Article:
The Continuing Resolution for H.R. 1 to fund the federal government through September will come to the House floor today with dozens of slashed programs and many Americans, particularly communities of color, will be feeling some serious pinches to vital resources when it passes. Disproportionately, people of color will be subjected to the real pain of having their threadbare safety net cut wide open as those who are low-income, facing the high costs of health disparities, and are educationally marginalized will experience essential programming cuts through the CR.
Support systems are on the chopping block. For example, there will be $942 million less in Community Development Block Grants due to cuts to the Community Development Fund. These grants provide decent housing for low- and moderate-income residents, neighborhood revitalization, and disaster assistance for low-income areas.
These disaster assistance cuts paired with cuts to other disaster programs such as FEMA First Responders, the Corps of Engineers, and non-Defense Environmental Clean-up leave communities of color even more vulnerable to being left behind in the case of natural disaster—like what we saw in the Gulf after Katrina and the Deepwater Horizon oil spill.
Urban and rural housing assistance and Native American Housing Block Grants will also take serious hits through cuts to Department of Agriculture and Department of Housing and Urban Development programming. And domestic HIV/AIDS and viral STI prevention programming will be bargained away as one of the largest cuts in the Continuing Resolution, with a cut of over $1 billion.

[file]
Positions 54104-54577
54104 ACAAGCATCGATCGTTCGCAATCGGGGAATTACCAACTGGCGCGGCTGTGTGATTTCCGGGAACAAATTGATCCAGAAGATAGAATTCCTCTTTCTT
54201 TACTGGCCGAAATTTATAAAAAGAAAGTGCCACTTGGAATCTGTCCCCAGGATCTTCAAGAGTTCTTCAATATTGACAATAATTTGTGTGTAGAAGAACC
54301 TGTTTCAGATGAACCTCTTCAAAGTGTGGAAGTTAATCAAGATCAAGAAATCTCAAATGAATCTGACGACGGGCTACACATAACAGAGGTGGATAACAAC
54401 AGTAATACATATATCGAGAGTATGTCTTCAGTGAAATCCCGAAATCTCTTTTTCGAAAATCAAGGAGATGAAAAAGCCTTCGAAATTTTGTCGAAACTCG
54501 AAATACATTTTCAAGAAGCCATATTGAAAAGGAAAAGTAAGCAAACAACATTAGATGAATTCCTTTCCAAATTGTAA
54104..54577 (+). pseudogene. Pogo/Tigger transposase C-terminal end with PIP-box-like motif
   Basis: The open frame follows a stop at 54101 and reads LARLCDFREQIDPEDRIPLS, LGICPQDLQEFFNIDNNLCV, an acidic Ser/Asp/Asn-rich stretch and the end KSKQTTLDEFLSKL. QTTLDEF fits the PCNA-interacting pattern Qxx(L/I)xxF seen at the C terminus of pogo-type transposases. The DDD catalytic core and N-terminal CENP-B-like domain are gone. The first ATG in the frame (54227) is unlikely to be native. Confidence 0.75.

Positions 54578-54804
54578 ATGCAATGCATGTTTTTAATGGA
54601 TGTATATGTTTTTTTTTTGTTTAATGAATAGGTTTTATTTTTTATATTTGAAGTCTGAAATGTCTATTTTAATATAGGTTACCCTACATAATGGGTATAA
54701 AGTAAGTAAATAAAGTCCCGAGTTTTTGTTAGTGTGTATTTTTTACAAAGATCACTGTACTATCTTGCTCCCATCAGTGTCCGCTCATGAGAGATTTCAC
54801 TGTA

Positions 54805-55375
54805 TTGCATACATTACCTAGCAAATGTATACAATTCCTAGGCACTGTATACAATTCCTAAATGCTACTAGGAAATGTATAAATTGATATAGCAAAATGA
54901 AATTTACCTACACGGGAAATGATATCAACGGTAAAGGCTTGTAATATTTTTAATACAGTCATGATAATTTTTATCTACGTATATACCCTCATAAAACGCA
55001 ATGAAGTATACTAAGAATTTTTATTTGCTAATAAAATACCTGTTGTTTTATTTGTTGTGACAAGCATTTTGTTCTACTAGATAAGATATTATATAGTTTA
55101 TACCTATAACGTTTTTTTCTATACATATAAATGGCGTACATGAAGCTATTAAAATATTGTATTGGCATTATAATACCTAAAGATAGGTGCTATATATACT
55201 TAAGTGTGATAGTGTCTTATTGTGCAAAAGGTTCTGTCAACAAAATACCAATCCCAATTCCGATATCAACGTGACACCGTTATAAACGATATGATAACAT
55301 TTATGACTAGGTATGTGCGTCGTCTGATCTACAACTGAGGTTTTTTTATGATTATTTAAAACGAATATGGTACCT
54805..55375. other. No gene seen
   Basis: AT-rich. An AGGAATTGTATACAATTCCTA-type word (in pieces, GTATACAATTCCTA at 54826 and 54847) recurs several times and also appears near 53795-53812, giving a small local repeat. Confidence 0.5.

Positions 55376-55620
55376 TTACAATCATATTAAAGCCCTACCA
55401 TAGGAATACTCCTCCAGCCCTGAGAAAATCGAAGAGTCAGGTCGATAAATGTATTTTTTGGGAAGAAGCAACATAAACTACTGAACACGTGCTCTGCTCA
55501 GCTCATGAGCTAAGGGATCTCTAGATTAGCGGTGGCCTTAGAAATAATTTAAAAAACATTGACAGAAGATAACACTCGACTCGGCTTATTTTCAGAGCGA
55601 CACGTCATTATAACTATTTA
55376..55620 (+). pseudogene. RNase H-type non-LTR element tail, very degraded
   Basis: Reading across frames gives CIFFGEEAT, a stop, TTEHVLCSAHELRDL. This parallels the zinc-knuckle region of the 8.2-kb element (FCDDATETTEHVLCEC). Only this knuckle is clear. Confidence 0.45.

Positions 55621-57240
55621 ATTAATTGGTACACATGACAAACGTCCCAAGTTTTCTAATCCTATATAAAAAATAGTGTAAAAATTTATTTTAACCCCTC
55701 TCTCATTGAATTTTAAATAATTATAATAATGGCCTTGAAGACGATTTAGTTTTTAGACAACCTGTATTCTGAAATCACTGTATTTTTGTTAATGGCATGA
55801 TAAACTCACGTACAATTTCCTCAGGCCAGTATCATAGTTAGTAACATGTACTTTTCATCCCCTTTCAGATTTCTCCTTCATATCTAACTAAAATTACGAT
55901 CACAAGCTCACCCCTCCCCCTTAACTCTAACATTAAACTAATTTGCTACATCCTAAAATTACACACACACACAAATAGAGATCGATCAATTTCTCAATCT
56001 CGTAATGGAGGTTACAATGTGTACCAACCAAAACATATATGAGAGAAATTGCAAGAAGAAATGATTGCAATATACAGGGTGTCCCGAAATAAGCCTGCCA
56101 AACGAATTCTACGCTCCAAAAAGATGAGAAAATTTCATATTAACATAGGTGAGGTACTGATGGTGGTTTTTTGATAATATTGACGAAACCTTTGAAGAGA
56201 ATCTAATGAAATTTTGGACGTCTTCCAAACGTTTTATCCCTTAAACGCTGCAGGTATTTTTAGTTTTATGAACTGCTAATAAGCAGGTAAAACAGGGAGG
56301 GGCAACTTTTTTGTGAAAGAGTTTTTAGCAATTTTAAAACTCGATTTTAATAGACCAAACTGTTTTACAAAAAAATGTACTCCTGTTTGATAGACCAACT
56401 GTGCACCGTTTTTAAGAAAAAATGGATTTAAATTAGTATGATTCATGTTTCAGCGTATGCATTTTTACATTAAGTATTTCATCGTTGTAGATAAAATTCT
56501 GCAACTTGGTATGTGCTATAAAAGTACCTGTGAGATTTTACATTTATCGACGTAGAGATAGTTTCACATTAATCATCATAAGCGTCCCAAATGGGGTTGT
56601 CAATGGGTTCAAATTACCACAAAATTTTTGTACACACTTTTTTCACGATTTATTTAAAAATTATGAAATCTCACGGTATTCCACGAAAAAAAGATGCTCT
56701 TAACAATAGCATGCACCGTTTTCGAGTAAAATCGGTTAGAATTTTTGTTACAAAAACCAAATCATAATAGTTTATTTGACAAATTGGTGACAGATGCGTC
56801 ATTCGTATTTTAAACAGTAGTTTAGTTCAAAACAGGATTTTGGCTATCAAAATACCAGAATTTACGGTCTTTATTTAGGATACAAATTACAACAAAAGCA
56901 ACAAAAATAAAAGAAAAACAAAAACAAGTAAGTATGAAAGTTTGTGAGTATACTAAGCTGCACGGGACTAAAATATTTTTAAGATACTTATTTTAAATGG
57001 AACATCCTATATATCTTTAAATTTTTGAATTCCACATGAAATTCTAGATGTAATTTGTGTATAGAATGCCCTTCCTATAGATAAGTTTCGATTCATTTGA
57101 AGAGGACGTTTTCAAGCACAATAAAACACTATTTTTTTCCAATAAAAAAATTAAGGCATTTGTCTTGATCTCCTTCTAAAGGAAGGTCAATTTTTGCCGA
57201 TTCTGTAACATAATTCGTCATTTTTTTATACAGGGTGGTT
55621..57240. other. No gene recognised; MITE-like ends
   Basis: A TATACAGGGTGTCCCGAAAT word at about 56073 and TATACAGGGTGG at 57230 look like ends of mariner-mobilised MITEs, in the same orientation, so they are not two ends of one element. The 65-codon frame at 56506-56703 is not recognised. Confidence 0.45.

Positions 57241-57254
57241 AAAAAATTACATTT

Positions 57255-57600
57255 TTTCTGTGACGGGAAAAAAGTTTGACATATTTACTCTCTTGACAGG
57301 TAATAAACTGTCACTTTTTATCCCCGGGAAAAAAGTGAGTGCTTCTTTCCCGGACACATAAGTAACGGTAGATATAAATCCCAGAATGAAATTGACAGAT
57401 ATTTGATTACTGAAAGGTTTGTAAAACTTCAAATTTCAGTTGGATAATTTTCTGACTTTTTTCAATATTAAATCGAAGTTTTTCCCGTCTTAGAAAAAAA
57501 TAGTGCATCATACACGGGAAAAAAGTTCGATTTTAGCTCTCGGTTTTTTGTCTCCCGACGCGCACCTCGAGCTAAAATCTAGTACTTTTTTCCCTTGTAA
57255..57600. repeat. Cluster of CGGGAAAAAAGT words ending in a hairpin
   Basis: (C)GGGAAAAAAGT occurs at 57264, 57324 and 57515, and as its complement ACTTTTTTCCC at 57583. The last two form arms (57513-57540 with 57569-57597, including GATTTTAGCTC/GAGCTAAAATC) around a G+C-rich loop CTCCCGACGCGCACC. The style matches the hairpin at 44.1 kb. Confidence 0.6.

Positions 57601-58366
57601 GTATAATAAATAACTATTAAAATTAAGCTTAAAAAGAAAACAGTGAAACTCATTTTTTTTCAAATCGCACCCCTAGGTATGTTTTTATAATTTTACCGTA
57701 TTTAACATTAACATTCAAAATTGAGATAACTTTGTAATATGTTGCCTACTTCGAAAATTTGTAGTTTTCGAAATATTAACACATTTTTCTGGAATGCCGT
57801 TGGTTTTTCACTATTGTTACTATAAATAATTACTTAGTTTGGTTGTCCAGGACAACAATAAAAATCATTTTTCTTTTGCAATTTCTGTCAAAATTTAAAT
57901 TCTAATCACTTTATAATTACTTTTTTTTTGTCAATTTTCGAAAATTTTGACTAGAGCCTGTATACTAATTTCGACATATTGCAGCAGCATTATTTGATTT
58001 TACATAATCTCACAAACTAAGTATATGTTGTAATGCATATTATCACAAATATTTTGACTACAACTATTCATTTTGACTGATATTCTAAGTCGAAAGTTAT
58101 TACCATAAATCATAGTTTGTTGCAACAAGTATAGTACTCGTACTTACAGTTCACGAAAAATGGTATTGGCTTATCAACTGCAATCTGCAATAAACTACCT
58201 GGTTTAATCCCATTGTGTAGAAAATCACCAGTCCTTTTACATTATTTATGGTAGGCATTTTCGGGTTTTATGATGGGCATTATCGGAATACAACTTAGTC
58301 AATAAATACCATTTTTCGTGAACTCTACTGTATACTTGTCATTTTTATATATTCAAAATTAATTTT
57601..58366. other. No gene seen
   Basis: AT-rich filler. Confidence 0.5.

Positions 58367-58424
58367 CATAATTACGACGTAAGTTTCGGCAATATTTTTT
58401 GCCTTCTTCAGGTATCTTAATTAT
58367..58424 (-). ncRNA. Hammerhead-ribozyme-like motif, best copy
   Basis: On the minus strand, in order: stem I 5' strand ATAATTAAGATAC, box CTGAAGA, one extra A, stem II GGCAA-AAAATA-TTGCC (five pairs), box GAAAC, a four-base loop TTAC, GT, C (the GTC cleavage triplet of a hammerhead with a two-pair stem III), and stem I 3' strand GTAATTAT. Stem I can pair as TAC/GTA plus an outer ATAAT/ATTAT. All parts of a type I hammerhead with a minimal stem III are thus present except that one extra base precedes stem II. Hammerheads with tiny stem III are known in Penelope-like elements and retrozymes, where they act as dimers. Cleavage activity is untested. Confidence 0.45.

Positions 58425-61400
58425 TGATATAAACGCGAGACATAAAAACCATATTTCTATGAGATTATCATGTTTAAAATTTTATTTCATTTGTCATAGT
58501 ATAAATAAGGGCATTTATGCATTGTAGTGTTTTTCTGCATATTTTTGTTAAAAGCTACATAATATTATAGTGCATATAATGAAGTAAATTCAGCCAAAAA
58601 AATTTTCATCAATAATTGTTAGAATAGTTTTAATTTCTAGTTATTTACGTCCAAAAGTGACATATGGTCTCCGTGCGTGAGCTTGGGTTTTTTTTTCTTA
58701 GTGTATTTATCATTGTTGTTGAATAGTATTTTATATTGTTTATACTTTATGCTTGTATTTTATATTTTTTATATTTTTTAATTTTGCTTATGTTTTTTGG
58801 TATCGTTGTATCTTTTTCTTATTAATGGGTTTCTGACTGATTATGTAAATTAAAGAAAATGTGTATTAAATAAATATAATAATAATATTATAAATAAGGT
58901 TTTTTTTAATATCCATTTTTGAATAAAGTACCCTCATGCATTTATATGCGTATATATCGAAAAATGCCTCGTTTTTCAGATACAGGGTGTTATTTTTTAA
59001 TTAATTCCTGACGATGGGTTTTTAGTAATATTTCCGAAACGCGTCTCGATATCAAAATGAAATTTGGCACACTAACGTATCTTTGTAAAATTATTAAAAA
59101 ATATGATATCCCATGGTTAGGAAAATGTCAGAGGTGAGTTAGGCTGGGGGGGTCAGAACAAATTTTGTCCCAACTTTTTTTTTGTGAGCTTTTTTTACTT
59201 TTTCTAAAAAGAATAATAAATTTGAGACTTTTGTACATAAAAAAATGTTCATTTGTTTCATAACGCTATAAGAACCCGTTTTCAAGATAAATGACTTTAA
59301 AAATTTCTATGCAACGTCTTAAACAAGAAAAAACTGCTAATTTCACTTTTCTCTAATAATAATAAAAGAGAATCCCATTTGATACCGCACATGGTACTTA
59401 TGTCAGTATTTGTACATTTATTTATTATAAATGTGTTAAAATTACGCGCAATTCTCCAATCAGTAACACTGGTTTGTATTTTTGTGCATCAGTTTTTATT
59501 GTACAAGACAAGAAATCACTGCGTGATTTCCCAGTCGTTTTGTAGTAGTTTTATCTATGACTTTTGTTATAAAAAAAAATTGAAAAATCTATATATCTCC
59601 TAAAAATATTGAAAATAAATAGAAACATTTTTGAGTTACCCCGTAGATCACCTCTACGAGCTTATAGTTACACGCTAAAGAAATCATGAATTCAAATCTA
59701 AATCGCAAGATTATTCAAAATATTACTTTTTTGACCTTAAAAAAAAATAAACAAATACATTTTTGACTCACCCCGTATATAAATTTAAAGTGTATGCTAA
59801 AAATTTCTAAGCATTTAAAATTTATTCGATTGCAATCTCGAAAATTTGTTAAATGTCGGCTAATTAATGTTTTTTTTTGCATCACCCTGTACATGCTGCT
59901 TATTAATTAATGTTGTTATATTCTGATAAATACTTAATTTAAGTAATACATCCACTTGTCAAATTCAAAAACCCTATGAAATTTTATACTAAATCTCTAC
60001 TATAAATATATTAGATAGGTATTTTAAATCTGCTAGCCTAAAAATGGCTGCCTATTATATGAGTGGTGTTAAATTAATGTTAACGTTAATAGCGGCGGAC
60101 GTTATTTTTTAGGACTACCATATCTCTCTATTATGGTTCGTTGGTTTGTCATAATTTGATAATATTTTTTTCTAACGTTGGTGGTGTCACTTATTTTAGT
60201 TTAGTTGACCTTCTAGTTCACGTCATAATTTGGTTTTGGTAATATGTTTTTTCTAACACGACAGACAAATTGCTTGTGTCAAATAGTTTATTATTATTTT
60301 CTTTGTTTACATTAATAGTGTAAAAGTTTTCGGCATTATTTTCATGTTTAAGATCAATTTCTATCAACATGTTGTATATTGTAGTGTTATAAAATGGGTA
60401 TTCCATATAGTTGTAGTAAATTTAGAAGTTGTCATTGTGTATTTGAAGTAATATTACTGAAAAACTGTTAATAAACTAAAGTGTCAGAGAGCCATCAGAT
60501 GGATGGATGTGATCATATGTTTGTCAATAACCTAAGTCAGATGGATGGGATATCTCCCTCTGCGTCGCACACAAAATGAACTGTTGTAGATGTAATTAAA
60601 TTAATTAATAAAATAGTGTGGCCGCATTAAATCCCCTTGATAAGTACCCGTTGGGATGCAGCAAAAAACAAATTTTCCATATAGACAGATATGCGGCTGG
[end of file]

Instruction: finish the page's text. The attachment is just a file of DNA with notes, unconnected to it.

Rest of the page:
As Native Americans face extreme poverty and subsequent difficulty in securing quality housing, the reduction of block grants to alleviate the burden of sub-standard housing on Native-American communities will do nothing but distress an already insufficient set of resources. As for HIV/AIDS and STI prevention programming, we know well that communities of color are over-represented in new and untreated cases of sexually transmitted infections and HIV. For some communities, these statistics are at epidemic proportions. For those affected, the pursuit of care plummets when supplementary, cost-mitigating resources are unavailable.
These reductions to public funds mean the government’s ability to serve the communities that need its support the most is significantly limited.
It would seem that when those clamoring for cuts use phrases such as “governmental efficiency” they aren’t talking about making service-reliant people’s lives more efficient or better served. Clearly, demagoguery trumped budget negotiations that actually serve the public. Instead, we’re left with the discriminate cutting of programs that support the most socially vulnerable—programs many people of color need.
Below is a list of cuts from the House CR that will directly impact people of color in the short run (i.e., the next five months) and in the long run. It is not yet clear how all of these cuts will trickle through the programs that have been selected for massive budget slashing. But we know that people who rely on them will definitely feel the effects of lengthier wait times, staff reduction, case mismanagement, and lower programming quality immediately, as inefficiency is quickly felt when funding is sparse.
For many people not having these services is the difference between having your immigration paperwork processed so that you may legally work in the United States or not. It’s the difference between having a home or living on the street. And it’s the difference between eating or going hungry.
Folayemi Agbede is the Special Assistant for Progress 2050 at American Progress.